EAST CHICAGO | Jubilant supporters swooped up Anthony Copeland on their shoulders seconds after he was declared East Chicago's new mayor Saturday.

The city's first black mayor, Copeland downplayed the significance of what many described as a historic event.

"You'll have to take that up with my God, what color I am. I am a native son of the city of East Chicago," Copeland said. "I don't look at it that way because I am East Chicago."

Yet, Copeland added, his election by precinct committeemen indeed was significant in that it shows the diversity of the community and that anyone can rise to be the city's top executive.

With all 36 Democratic precinct committee members present Saturday morning, Copeland was voted mayor by a seven-vote margin over City Council President Richard Medina.

Copeland received 21 votes to Medina's 14 on the first ballot. The lone remaining vote went to former state Rep. John Aguilera, who earlier had criticized the candidacy of Medina, an ally of former Mayor George Pabey.

Copeland will serve out the remaining 14 months left in the term of Pabey, ousted last month when convicted on felony corruption charges. City Controller Charlie Pacurar had filled in as mayor.

Copeland and Aguilera are announced candidates for next year's mayoral election, though Aguilera said Saturday he will be reviewing his options for the May 3 Democratic primary.

A former city councilman and former chairman of the city's Democratic organization, Copeland told followers he was elected mayor on the anniversary of his mother's death.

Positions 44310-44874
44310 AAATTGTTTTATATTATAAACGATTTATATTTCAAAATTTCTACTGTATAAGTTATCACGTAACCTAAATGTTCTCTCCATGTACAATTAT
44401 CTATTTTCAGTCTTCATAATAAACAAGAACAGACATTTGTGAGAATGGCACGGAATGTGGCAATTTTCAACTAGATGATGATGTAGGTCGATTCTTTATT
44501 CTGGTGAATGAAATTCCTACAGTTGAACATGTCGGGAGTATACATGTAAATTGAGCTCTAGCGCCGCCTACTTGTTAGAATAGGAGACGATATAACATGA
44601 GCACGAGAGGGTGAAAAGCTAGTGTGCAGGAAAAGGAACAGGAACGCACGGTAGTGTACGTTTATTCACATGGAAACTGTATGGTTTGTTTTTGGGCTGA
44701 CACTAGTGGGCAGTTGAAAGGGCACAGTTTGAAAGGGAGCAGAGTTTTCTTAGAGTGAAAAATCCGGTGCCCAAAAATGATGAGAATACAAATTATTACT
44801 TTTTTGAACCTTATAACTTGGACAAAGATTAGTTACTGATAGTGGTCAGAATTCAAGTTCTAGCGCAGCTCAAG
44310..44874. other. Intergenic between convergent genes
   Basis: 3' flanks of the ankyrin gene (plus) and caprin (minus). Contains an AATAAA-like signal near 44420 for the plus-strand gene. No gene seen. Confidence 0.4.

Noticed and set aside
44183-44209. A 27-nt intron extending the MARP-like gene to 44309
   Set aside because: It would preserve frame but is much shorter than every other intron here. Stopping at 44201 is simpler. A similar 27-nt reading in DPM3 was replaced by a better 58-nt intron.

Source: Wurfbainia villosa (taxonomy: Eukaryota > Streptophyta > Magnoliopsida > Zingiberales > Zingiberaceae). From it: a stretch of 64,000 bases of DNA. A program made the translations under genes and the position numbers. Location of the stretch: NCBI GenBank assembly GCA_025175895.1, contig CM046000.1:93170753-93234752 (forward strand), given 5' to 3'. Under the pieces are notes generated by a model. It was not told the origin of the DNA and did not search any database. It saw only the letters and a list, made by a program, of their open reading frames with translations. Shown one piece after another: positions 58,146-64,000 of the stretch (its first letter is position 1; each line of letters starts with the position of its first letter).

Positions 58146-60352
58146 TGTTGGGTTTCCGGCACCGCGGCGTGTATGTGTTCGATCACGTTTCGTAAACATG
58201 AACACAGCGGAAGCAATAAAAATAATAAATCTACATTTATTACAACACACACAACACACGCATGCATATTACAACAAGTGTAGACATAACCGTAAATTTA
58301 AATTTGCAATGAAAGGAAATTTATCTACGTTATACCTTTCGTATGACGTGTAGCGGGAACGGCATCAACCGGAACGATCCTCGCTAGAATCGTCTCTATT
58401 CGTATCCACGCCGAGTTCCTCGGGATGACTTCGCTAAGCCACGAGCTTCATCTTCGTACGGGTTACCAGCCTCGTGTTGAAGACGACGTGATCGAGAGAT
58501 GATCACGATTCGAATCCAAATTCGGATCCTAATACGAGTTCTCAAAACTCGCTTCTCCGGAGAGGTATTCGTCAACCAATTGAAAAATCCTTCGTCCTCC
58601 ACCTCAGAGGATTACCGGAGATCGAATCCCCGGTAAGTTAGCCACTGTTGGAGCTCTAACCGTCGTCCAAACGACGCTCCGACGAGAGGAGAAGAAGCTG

"I know she's smiling down on me," he said. "I see a sea of opportunity."

After being sworn in by Lake Circuit Court Judge Lorenzo Arredondo, Copeland said his first act will be to go to City Hall, get down on his knees and ask for the wisdom to get things done.

He declined to name his top priority as mayor, saying, "One day at a time."

Though he lost, Aguilera said it was a good day for East Chicago as Copeland's election set the city moving in a new direction that was needed.

"There's no question about it," he said. "We had isolated ourselves as an island.

"I have to make decisions going forward," he said of his own candidacy. "I'm leaving my options open."

"As my speech indicated, I did not see this current administration or (Medina) as an option," Aguilera said. "Mr. Copeland and I are very similar in terms of our philosophies on government."

Also elected Saturday were the leadership of the city's Democratic organization.

That the caucus would undertake electing officers wasn't widely known before Saturday.

City Councilwoman Myrna Maldonado took the chairmanship over Lake County Councilwoman Christine Cid.

Copeland recently had won the support of a majority coalition of the City Council, which included Maldonado.

Other officers elected were Jesse Gomez, vice chairman; Christine Russell, secretary; and Frances Nowacki, treasurer.

Lake County Prosecutor Bernard Carter championed Copeland as a true community activist and "the right man at the right time."

"Anthony Copeland is a person who really loves this city," Carter said. "He's not a politician. He's a person who genuinely wants to see this East Chicago grow."

Carter, who also is black, said Copeland's selection may represent a milestone for the African-American community, but he will represent all.

"It's really about people," Carter said, adding Copeland has enjoyed more support from Hispanics than blacks over the years.

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